Boyce et al v. Citibank, N.A, as Trustee for the MLMI Trust Series 2006-HES

Filing 6

MEMORANDUM AND OPINION. For the reasons set forth herein, reviewing for abuse of discretion, appellants' appeal of the Bankruptcy Court's denial of their motion to reopen the Adversary Proceeding is denied. The Court affirms the rulings of the Bankruptcy Court in all respects. The Clerk of the Court shall enter judgment accordingly and close the case. SO ORDERED. Ordered by Judge Joseph F. Bianco on 1/10/2017. (Zbrozek, Alex)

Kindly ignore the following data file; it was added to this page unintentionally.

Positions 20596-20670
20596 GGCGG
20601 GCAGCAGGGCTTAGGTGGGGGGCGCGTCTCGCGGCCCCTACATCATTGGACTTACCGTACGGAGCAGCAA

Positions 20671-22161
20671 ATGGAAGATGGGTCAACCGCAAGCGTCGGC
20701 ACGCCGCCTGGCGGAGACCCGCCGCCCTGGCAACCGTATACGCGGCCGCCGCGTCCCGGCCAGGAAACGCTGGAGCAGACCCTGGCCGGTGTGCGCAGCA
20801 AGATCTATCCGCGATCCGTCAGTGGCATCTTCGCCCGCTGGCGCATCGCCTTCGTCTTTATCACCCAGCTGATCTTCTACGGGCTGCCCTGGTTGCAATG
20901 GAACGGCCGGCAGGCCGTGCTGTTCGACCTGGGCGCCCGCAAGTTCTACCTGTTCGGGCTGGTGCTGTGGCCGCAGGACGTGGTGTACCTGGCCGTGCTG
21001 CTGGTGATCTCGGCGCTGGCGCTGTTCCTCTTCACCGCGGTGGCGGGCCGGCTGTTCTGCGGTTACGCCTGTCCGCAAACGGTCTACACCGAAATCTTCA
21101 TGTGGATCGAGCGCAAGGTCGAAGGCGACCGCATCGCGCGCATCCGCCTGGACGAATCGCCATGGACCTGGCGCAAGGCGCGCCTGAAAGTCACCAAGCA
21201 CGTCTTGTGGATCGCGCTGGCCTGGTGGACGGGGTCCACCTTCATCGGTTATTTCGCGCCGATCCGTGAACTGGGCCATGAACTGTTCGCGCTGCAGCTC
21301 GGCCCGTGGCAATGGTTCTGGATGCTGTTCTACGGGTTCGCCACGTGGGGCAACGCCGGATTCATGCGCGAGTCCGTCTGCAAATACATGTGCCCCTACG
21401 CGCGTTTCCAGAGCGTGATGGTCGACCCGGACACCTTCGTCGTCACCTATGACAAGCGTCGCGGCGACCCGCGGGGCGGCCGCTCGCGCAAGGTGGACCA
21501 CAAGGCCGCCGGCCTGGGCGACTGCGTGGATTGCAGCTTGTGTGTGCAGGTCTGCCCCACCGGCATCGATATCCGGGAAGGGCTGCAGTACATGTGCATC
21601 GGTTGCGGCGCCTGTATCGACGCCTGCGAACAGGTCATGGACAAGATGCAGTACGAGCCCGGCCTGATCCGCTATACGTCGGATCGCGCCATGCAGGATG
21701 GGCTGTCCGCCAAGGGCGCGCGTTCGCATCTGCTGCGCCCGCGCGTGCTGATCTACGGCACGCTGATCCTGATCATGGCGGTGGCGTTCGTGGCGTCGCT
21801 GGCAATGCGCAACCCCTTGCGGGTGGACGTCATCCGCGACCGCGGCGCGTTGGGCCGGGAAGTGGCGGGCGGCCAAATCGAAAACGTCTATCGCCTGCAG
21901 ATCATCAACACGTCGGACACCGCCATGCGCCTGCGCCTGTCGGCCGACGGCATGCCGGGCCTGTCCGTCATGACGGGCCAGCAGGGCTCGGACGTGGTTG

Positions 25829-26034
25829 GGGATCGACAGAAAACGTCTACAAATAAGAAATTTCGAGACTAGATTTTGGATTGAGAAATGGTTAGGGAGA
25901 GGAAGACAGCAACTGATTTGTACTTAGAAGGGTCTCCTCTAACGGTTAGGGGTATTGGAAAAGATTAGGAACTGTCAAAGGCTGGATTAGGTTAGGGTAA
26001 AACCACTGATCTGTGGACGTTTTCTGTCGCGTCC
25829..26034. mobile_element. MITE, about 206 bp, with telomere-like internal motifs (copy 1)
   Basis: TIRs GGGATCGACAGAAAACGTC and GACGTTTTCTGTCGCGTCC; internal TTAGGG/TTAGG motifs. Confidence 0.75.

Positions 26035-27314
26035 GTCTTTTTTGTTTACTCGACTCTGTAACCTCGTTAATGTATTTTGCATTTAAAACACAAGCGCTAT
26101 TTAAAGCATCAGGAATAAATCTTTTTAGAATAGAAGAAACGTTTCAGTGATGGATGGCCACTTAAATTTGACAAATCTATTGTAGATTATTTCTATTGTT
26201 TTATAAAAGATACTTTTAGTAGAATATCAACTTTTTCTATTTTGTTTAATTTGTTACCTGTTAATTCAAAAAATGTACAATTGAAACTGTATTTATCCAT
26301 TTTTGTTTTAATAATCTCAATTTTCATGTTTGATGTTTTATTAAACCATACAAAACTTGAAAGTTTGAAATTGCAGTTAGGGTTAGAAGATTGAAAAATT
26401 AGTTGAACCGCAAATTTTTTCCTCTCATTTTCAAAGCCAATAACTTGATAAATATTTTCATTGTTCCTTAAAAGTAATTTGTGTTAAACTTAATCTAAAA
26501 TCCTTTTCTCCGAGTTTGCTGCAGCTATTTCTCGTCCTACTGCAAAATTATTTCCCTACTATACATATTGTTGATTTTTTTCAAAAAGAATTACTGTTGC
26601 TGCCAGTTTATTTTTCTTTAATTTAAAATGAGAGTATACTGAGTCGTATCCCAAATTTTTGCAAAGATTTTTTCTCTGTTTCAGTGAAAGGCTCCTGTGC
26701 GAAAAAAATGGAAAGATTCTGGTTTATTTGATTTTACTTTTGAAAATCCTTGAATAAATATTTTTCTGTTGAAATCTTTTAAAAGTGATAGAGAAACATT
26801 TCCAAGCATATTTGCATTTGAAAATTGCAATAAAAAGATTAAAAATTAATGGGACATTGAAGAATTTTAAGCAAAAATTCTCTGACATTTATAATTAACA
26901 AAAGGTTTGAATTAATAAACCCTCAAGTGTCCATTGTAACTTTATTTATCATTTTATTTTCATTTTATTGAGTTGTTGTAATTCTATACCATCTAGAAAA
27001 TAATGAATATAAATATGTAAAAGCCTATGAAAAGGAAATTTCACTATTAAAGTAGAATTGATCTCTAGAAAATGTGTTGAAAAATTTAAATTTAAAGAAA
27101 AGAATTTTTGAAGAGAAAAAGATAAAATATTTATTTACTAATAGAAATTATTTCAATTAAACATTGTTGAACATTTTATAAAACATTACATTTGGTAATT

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UNITED STATES DISTRICT COURT EASTERN DISTRICT OF NEW YORK № 15-CV-07408 (JFB) SHERWOOD L. BOYCE AND HEATHER BOYCE, Appellants, VERSUS CITIBANK, N.A., AS TRUSTEE FOR MLMI TRUST SERIES 2006-HES, Appellee. MEMORANDUM AND ORDER January 10, 2017 JOSEPH F. BIANCO, District Judge: Sherwood L. Boyce and Heather Boyce (collectively, “appellants”) appeal from an order entered by the United States Bankruptcy Court for the Eastern District of New York (the “Bankruptcy Court”). In an opinion dated December 15, 2015 (the “December 15 Order” or “Bankr.Ct. Op.”), the Honorable Alan S. Trust denied appellants’ motion to reopen an adversary proceeding against Citibank, N.A., as Trustee for MLMI Trust Series 2006-HES, 1 1 Appellee contends that the correct name of the trust is “MLMI Trust Series 2006-HE5.” (Appellee’s Br. at 1 n.1.) (alteration in original) The Clerk of the Court is directed to amend the caption accordingly. (“appellee”) after appellants unsuccessfully litigated a foreclosure action in New York state court. As the December 15 Order explained, the Bankruptcy Court lacked jurisdiction, and appellants failed to show cause to reopen the adversary proceeding. On appeal, appellants argue that the December 15 Order should be reversed. They claim that (i) the Bankruptcy Court had jurisdiction to reopen the adversary proceeding; and (ii) good cause was also shown. (Appellants’ Br. at 10–21.) If this Court reverses the December 15 Order, appellants request that the Court issue an order staying the state court foreclosure action. (Appellants’ Br. at 22–24.) For the reasons that follow, the Court finds appellants’ arguments to be unpersuasive and affirms the Bankruptcy Court’s December 15 Order in all respects. I. In July 2010, Mr. Boyce commenced an adversary proceeding against appellee to challenge its purported mortgage lien on the Property (the “Adversary Proceeding”). 6 In March 2012, appellee filed a third-party complaint to add Mrs. Boyce to the litigation. BACKGROUND A. Procedural History B. Bankruptcy Court’s Abstention Order The following facts are taken from the Bankruptcy Record (“BR”) 2 and the December 15 Order. 3 In April 2012, the Bankruptcy Court entered an order in the Bankruptcy Case scheduling an estimation hearing, which took place on May 24, 2012. 7 Of relevance to this appeal, the Bankruptcy Court’s scheduling order required the parties to submit affidavits for any proposed witnesses by a certain date. Appellants failed to comply, and thus their expert witness was precluded from testifying. (T8.) 8 In May 2008, appellee filed an action seeking to foreclose the mortgage on appellants’ residence (the “Property”) in Suffolk County Supreme Court (the “State Court”) because appellants defaulted in their payment obligations (the “Foreclosure Action”). 4 In lieu of answering the complaint, appellants entered into two stipulations, which waived their right to assert a claim or a defense in the Foreclosure Action in exchange for appellee’s forbearance. (BR at 719–24.) The purpose of the estimation hearing was to determine whether appellee had an in rem claim against the Chapter 13 estate that needed to be addressed in the plan. However, appellants’ counsel indicated that appellee had no such claim. (T14.) At that point, the Court suggested that the parties should address the matter in State Court, as illustrated by the following colloquy with appellants’ counsel: After a default judgment was entered against appellants, Mr. Boyce filed a voluntary petition for relief under Chapter 13 in June 2010 (the “Bankruptcy Case”). 5 Of note, appellee never filed a proof of claim in the Bankruptcy Case and, thus, could not assert a personal liability claim. THE COURT: Then why don’t we just short circuit this and I’ll lift the stay and send you all to state court? I’ll 2 The Bankruptcy Record is available at Docket Entries 2-1 (pp. 1–749) and 2-2 (pp. 750–1339). 6 The Adversary Proceeding is designated as Case No. 10-08307. 3 See Boyce v. Citibank, N.A. (In re Boyce), No. 10– 75049–ast, 2015 WL 9126085 (Bankr. E.D.N.Y. Dec. 15, 2015). 7 “T__” refers to the transcript for the May 24, 2012 hearing before the Bankruptcy Court. The transcript is available at Bankr.Ct. Docket Entry 85. 4 The Foreclosure Action is designated as Index No. 021014/2008. 8 However, the Bankruptcy Court permitted appellants to make a proffer of the expert’s testimony in the event of review on appeal. (T9–10.) 5 The Bankruptcy Case is designated as Case No. 1075049. 2 hearing the adversary proceeding, authorizing either party to transmit to the state court any and all pleadings filed in the adversary proceeding -- abstain from the adversary proceeding, and you all can proceed on a Chapter 13 plan that does not address the Citibank claim, and they’ll have all their rights under state law against the debtor whether it ultimately precludes the debtor from performing their Chapter 13 plan or not, but you’re not going to have it both ways. A: That would be fine. THE COURT: -- or orders entered in the adversary proceeding, but I can’t direct the state court to take any specific actions. I’m at that point sending the matter to the state court to [] conclude the litigation. A: Your Honor, we’re willing to do that and have the state court determine the issues provided the full file of the Court is sent over to the state court because as of the commencement of the bankruptcy case Citibank already had filed a motion for default and the appointment of a referee to compute, plus unless the entire file gets transferred to the state court everything that we’ve already done in this case goes to naught. (T14–15, 17–18.) The parties agreed with the Bankruptcy Court’s suggestion, so on June 5, 2012, the Bankruptcy Court entered an order that, among other things: (i) lifted an automatic stay so the Foreclosure Action could continue; (ii) provided that any Chapter 13 plan would not affect appellee’s rights with respect to the Property and “any other matters other than with respect to a personal liability claim against the Debtor in the Chapter 13 bankruptcy case”; and (iii) indicated that the Bankruptcy Court would abstain from hearing the Adversary Proceeding and transfer the matter to the State Court (the “Abstention Order”). (BR at 1160–63.) Soon after, the Bankruptcy Court entered an order administratively closing the Adversary Proceeding but authorizing either party to seek to reopen for cause. Subsequently, the Bankruptcy Case was closed after it had been fully administered. So as far as the debtor, we have no problem with that, with the Court’s abstention provided the entire file in the adversary proceeding is transferred to the state court, and not just a file that says the name only, so to speak. * * * THE COURT: I don’t have the authority to direct the state court to do A, B, or C, but I would certainly enter an order that I’m abstaining from C. State Court’s Ruling Between June 2012 and August 2015, appellants attempted to vacate the default judgment that had been entered against them 3 Porges), 44 F.3d 159 (2d Cir. 1995), in which the Second Circuit articulated equitable factors for bankruptcy courts to consider when determining whether they should continue to exercise jurisdiction over adversary proceedings. (Id.) As the Bankruptcy Court observed, the Adversary Proceeding did not affect the bankruptcy estate, and appellants merely attempted to re-litigate issues that the State Court had already decided. (Id.) Thus, the Bankruptcy Court prohibited appellants from using its jurisdiction “to circumvent those determinations.” (Id.) 9 in the Foreclosure Action. In June 2013, the State Court denied appellants’ motion to vacate their default. (Id. at 1277–79.) Essentially, appellants had stipulated that they waived any claims or defenses in the Foreclosure Action, and they otherwise did not offer any excuse for their default. (Id. at 1279.) In light of this ruling, the Supreme Court never reached the substantive issues in the Adversary Proceeding—namely, whether appellee had a valid and enforceable mortgage on the Property. In August 2015, the Second Department of the New York Appellate Division affirmed the Supreme Court’s ruling. (Id. at 1269–70.) Because the Adversary Proceeding was not reopened, the Bankruptcy Court did not reach appellants’ request for a stay. (Id. at *5.) D. Bankruptcy Court’s December 15 Order E. Appeal On September 2, 2015, appellants filed a motion to reopen the Adversary Proceeding. They also requested that the Bankruptcy Court stay the Foreclosure Action and any other related proceedings. Appellants filed a notice of appeal of the December 15 Order on December 29, 2015, which was docketed in this Court on December 30, 2015. Appellants filed their brief on March 21, 2016. Appellee filed its brief on April 15, 2016. Appellants filed their reply on May 4, 2016. The Court has fully considered the parties’ submissions. On December 15, 2015, the Bankruptcy Court denied appellants’ motion. (Bankr.Ct. Op. at *5.) The Bankruptcy Court found that appellants’ request was a “transparent attempt” to seek “to overrule the orders of the state trial and appellate courts.” (Id. at *3.) Moreover, as the Bankruptcy Court explained, the Abstention Order provided that any Chapter 13 plan would not affect appellee’s rights on the Property. Accordingly, the Bankruptcy Court lacked “related to” jurisdiction for the Adversary Proceeding. (Id. at *4.) The Bankruptcy Court also held that, even if “related to” jurisdiction were available, it would have declined to reopen the Adversary Proceeding because equity favored dismissal. (Id.) The Bankruptcy Court reached this conclusion based on Porges v. Gruntal & Co. (In re II. STANDARD OF REVIEW This Court has jurisdiction to hear appeals from bankruptcy courts under 28 U.S.C. § 158, which provides that “[t]he district courts of the United States shall have jurisdiction to hear appeals . . . from final judgments, orders, and decrees; . . . [and] with leave of the court, from other interlocutory orders and decrees . . . of 9 The Bankruptcy Court noted that appellants did not file a motion to reopen the Bankruptcy Case. (Bankr.Ct. Op. at *4.) In any event, the Bankruptcy Court stated that “reopening the main case would be futile and a waste of judicial resources.” (Id.) 4 bankruptcy judges.” 28 U.S.C. § 158(a)(1), (3). Therefore, the Court finds that a bankruptcy court’s denial of a motion to reopen an adversary proceeding is reviewed under the “deferential abuse-of-discretion standard.” See Statek Corp. v. Dev. Specialists, Inc. (In re Coudert Bros. LLP), 673 F.3d 180, 186 (2d Cir. 2012). A bankruptcy court abuses its discretion only if it reaches a decision that (i) rests “on an error of law or clearly erroneous factual findings” or (ii) “‘cannot be located within the range of permissible decisions.’” In re Sapphire Development, LLC, 523 B.R. 1, 5 (D. Conn. 2014) (quoting Zervos v. Verizon New York, Inc., 252 F.3d 163, 169 (2d Cir. 2001)). 10 As an initial matter, the parties dispute the applicable standard of review. Appellants argue that the Court should apply a de novo standard because “there are no factual disputes.” (Appellants’ Br. at 5.) On the other hand, appellee contends that the Court should review for abuse of discretion. (Appellee’s Br. at 7.) It is well-established that a district court reviews a bankruptcy court’s legal conclusions de novo, mixed questions of fact and law de novo, and factual findings for clear error. See R2 Invs., LDC v. Charter Commc’ns, Inc. (In re Charter Commc’ns, Inc.), 691 F.3d 476, 482–83 (2d Cir. 2012); Denton v. Hyman (In re Hyman), 502 F.3d 61, 65 (2d Cir. 2007); Babitt v. Vebeliunas (In re Vebeliunas), 332 F.3d 85, 90 (2d Cir. 2003). III. DISCUSSION Appellants challenge the December 15 Order on two grounds: (i) the Bankruptcy Court had jurisdiction to reopen the Adversary Proceeding; and (ii) good cause was shown. Appellants also request that the Court issue an order staying the Foreclosure Action. Discretionary matters, however, are reviewed for abuse of discretion. See, e.g., Smith v. Silverman (In re Smith), 645 F.3d 186, 189 (2d Cir. 2011) (per curiam) (motion to reopen a bankruptcy proceeding); In re Emmons-Sheepshead Bay Dev. LLC, 518 B.R. 212, 219 (E.D.N.Y. 2014) (motion for reconsideration); In re Fiorano Tile Imports, Inc., 517 B.R. 409, 414 (E.D.N.Y. 2014) (bankruptcy court’s interpretation of its own order). In particular, “[t]he decision to reopen a case ‘invoke[s] the exercise of a bankruptcy court’s equitable powers, which is dependent upon the facts and circumstances of each case.’” In re Galloway-O’Connor, 539 B.R. 404, 407 (Bankr. E.D.N.Y. 2015) (alteration in original) (quoting Katz v. I.A. Alliance Corp. (In re I. Appel Corp.), 104 F. App’x 199, 200 (2d Cir. 2004) (summary order)); State Bank of India v. Chalasani (In re Chalasani), 92 F.3d 1300, 1307 (2d Cir. 1996) (motion to reopen a bankruptcy proceeding and vacate a default judgment). A. Jurisdiction for Adversary Proceedings Appellants contend that the Bankruptcy Court should have reopened the Adversary Proceeding. However, the Court finds that the Bankruptcy Court did not abuse its discretion in denying appellants’ motion. 11 10 The Court notes that, even under a de novo standard of review, the Court would reach the same conclusions for the reasons set forth in the decision of the Bankruptcy Court and in this Memorandum and Order. 11 In light of the conclusion below, the Court need not address whether the Adversary Proceeding, if restored, would be a “core” proceeding. (See Appellee’s Br. at 8.) 5 B.R. 718, 719 (W.D. Pa. 1988) (exercising jurisdiction to address an alleged violation of the court’s injunction order because automatic dismissal of the related proceeding would allow parties “to defeat the provisions of a preliminary injunction and avoid contempt by stipulating to a dismissal”); Stardust Inn, Inc. v. Doshi (In re Stardust Inn, Inc.), 70 B.R. 888, 891 (Bankr. E.D. Pa. 1987) (choosing to retain jurisdiction because the matter had “already been fully tried with all parties simply awaiting the decision”); Auto Auction, Inc. v. Pocklington (In re Pocklington), 21 B.R. 199, 202–03 (Bankr. S.D. Cal. 1982) (maintaining jurisdiction because dismissal would require the court “to uproot the lawsuit in the midst of litigation” and “to educate another court as to the facts and issues”); Diversified Mortg. Investors, Inc. v. Lake Tahoe Land Co., Inc. (In re Lake Tahoe Land Co., Inc.), 12 B.R. 479, 481 (Bankr. D. Nev. 1981) (intimating that the court retained jurisdiction, in part, because the statute of limitations had expired and thus the party could not bring the action in another court). Cf. Pal Family Credit Co., Inc. v. Cnty. of Albany, 425 B.R. 1, 8 (Bankr. N.D.N.Y. 2010) (affirming the bankruptcy court’s dismissal of an adversary proceeding, in part, because it related to state law claims). This list is non-exhaustive, of course, but the common thread running through these decisions is that courts often look for some rational or equitable reason to retain jurisdiction. Accord Fidelity & Deposit Co. of Md. v. Morris (In re Morris), 950 F.2d 1531, 1537–40 (11th Cir. 1992) (Clark, J., dissenting). 1. Legal Standard As a general rule, jurisdiction for adversary proceedings “does not normally survive the dismissal of the underlying bankruptcy proceedings.” See Presidential Gardens Assocs. v. United States ex rel. Sec’y of Hous. & Urban Dev., 175 F.3d 132, 142 (2d Cir. 1999). While not mandatory, this rule is favored “because the Court's exercise of jurisdiction over the adversary proceeding depends on its nexus with the main case.” Johnson v. Wells Fargo Bank, N.A. (In re Johnson), No. 09–49420, 2014 WL 4197001, at *28 (Bankr. E.D.N.Y. Aug. 22, 2014); see also Leon v. Couri, No. 98 CIV 5028(HB)(RLE), 1999 WL 1427724, at *2 (S.D.N.Y. May 26, 1999) (analyzing whether the outcome of the related proceeding “might have any ‘conceivable effect’ on the bankruptcy estate”); In re Porges, 44 F.3d at 162 (drawing an analogy “to a district court’s jurisdiction over pendent state claims following dismissal of all federal claims”). This decision is committed “to the sound discretion of the bankruptcy court or the district court, depending on where the adversary proceeding is pending.” In re Porges, 44 F.3d at 162. Courts have retained jurisdiction in the following circumstances: (i) to encourage quick resolution of claims; (ii) to protect the court’s injunctive power; and (iii) to promote judicial economy when the parties have invested significant resources into the case. See, e.g., Boco Enters., Inc. v. Saastopankkien Keskus-Osake-Pankki (In re Boco Enters.), 204 B.R. 407, 412 (Bankr. S.D.N.Y. 1997) (retaining jurisdiction because the contrary result “would discourage parties from availing themselves of dispositive motions” when the success of those motions would divest the bankruptcy court of jurisdiction); Hudak v. Woods, 91 As alluded to above, the Second Circuit has provided four factors in determining whether bankruptcy courts should retain jurisdiction: (i) “judicial economy”; (ii) “convenience to the parties”; (iii) “fairness”; and (iv) “comity.” In re 6 Porges, 44 F.3d at 163. Although appellants seek to reopen a closed adversary proceeding or, in effect, open a new adversary proceeding, the Court will apply the same analysis. address the merits of the Foreclosure Action; and (ii) violated due process by (a) scheduling an estimation hearing and (b) preventing their expert witness from testifying. (Appellants’ Br. at 10–17.) 12 As explained below, the Court finds no basis to disturb the Bankruptcy Court’s discretionary decision. Appellants carry the burden of proof in showing that good cause exists. Accord In re Covelli, 550 B.R. 256, 263 (Bankr. S.D.N.Y. 2016). As stated in another context, the Bankruptcy Court “will limit the exercise of its discretion to reopen a closed case ‘in circumstances . . . where reopening is futile or a waste of judicial resources.” In re Galloway-O’Connor, 539 B.R. at 407 (quoting In re Mohammed, 536 B.R. 351, 355 (Bankr. E.D.N.Y. 2015)) (motion to reopen a bankruptcy case). Here, appellants were not deprived of their opportunity to address the merits of their Foreclosure Action, including the purported validity of appellee’s mortgage on the Property. Instead, as the State Court reasoned, they waived their opportunity by defaulting without showing good cause for doing so. Put another way, appellants’ dissatisfaction with the State Court’s ruling does not constitute good cause. Thus, the Bankruptcy Court properly exercised its discretion in declining to reopen the Adversary Proceeding for lack of good cause. 2. Application Considering all of the Porges factors, the Court finds no nexus between the Adversary Proceeding and the Bankruptcy Case. Appellants essentially contend that “the Bankruptcy Court’s refusal to reopen the adversary proceeding amounts to a waste of the resources invested by the parties.” (Appellants’ Br. at 21.) To be sure, the parties and the Bankruptcy Court have invested resources into this matter, but the State Court and the Appellate Division have already decided the relevant issues. Judicial economy is served because the Abstention Order indicated that the Adversary Proceeding would not impact the closed Bankruptcy Case. As for the remaining factors, the parties had agreed that the Bankruptcy Court would abstain from deciding the Adversary Proceeding. Appellants should not be allowed to relitigate issues already decided by the State Court. Accordingly, the Bankruptcy Court did not abuse its discretion in denying appellants’ motion to reopen the Adversary Proceeding. Appellants fare no better with their due 12 Appellee asserts that the due process arguments are not properly before the Court because they were not presented below. (Appellee’s Br. at 12.) Generally, “issues not raised in the bankruptcy court cannot be raised for the first time on appeal to this Court.” Merchants Bank v. Goodyear, 228 B.R. 87, 88 (D. Vt. 1997). However, a federal court may consider such arguments when (i) “manifest injustice would occur”; or (ii) “the argument is clearly presented by the record.” Mendelsohn v. Pappas (In re Pappas), 239 B.R. 448, 454 (Bankr. E.D.N.Y. 1999). On that basis, the Court will consider these arguments because they are clearly presented by the record, including the May 24, 2012 hearing transcript, and no additional factfinding is needed. B. Good Cause Next, appellants contend that it has provided good cause to reopen the Adversary Proceeding. Specifically, appellants claim that the Bankruptcy Court: (i) deprived them of the opportunity to 7 Bankruptcy Court did not err in its “good cause” analysis, nor did it violate due process. process arguments. As the Supreme Court has made clear, “federal and state adjudications are binding only when parties are provided with sufficient notice and an opportunity to be heard.” In re Drexel Burnham Lambert Grp. Inc., 151 B.R. 674, 679 (Bankr. S.D.N.Y. 1993) (citing Mullane v. Central Hanover Bank & Trust Co., 339 U.S. 306, 314 (1950)). Therefore, due process is satisfied when notice is “‘reasonably calculated, under all circumstances, to apprise interested parties of the pendency of the action and afford them an opportunity to present their [claims].” Id. (alteration in original) (quoting Mullane, 339 U.S. at 314). This inquiry involves a case-by-case approach turning on what the party knew or should have known. DePippo v. Kmart Corp., 335 B.R. 290, 295 (Bankr. S.D.N.Y. 2005); Mullane, 339 U.S. at 314. C. Anti-Injunction Act Finally, appellants request that the Court stay the Foreclosure Action until the Adversary Proceeding has been resolved. In light of the foregoing analysis, however, this request is moot because appellants’ motion to reopen is denied. However, even if the Court reached the merits, appellants’ request is barred by 28 U.S.C. § 2283 (the “AntiInjunction Act”). The Anti-Injunction Act prohibits federal courts from enjoining state court proceedings except (i) where “expressly authorized by Act of Congress”; (ii) “where necessary in aid of its jurisdiction”; or (iii) where necessary “to protect or effectuate its judgments.” 28 U.S.C. § 2283. As the Second Circuit has recognized, “the Anti-Injunction Act applies to state court foreclosure proceedings.” Wenegieme v. U.S. Bank Nat’l Ass’n, No. 16-CV-2634 (AMD), 2016 WL 3348539, at *3 (E.D.N.Y. June 9, 2016) (citing Ungar v. Mandell, 471 F.2d 1163, 1165 (2d Cir. 1972)). First, as for the estimation hearing, appellants received proper notice through the Bankruptcy Court’s April 2012 order, and the estimation hearing did not deprive them of any opportunity to present arguments or evidence. Moreover, appellants conceded that the estimation hearing would not have been binding on any issues raised in the Adversary Proceeding. (Appellants’ Br. at 11 (recognizing that the “estimated claim can have no validity and enforceability in the determination of the substantive issues related to the adversary proceeding”).) Contrary to appellants’ suggestion, neither the first nor the third exceptions apply. (Appellants’ Br. at 22–23.) First, appellants construe the Bankruptcy Code’s automatic stay provision, see 11 U.S.C. § 362(a), as an Act of Congress. However, no bankruptcy case is pending, nor have appellants sought to reopen the Bankruptcy Case. Therefore, the first exception is inapplicable. Second, as for the expert witness, the Bankruptcy Court precluded that witness’s testimony because appellants failed to produce the witness’s affidavit by the scheduling order’s deadline. Appellants have offered no reason to overcome this straightforward result. They also rely on the third exception— that is, “to protect or effectuate [the Court’s] judgment in [a] reopened adversary proceeding.” (Appellants’ Br. at 23.) In sum, having reviewed for abuse of discretion, the Court concludes that the 8 However, this exception “does not permit a federal court to enjoin state proceedings to protect a judgment that the federal court may make in the future but has not yet made.” Attick v. Valeria Assocs., 835 F. Supp. 103, 115 (S.D.N.Y. 1992). Thus, even if the Court reopened the Adversary Proceeding, the Anti-Injunction Act would have barred appellants’ request for injunctive relief to stop the Foreclosure Action. IV. 1290 Avenue of the Americas, New York, New York 10104, and William Craig Sandelands, Sandelands Eyet LLP, 1545 United States Highway 206, Suite 304, Bedminster, New Jersey 07921. CONCLUSION For the foregoing reasons, reviewing for abuse of discretion, appellants’ appeal of the Bankruptcy Court’s denial of their motion to reopen the Adversary Proceeding is denied. 13 The Court affirms the rulings of the Bankruptcy Court in all respects. The Clerk of the Court shall enter judgment accordingly and close the case. SO ORDERED. JOSEPH F. BIANCO United States District Judge Dated: January 10, 2017 Central Islip, New York * * * Appellants are represented by Edward Zinker, Zinker & Herzberg, LLP, 300 Rabro Drive, Suite 114, Hauppauge, New York 11788, and Jeffrey Herzberg, 278 East Main Street, Suite C, P.O. Box 866, Smithtown, New York 11787. Appellee is represented by Thomas James Schell, Bryan Cave LLP, 13 As noted supra, even applying a de novo standard of review, the Court would reach the same conclusions for the reasons set forth in the Bankruptcy Court decision and in this Memorandum and Order. 9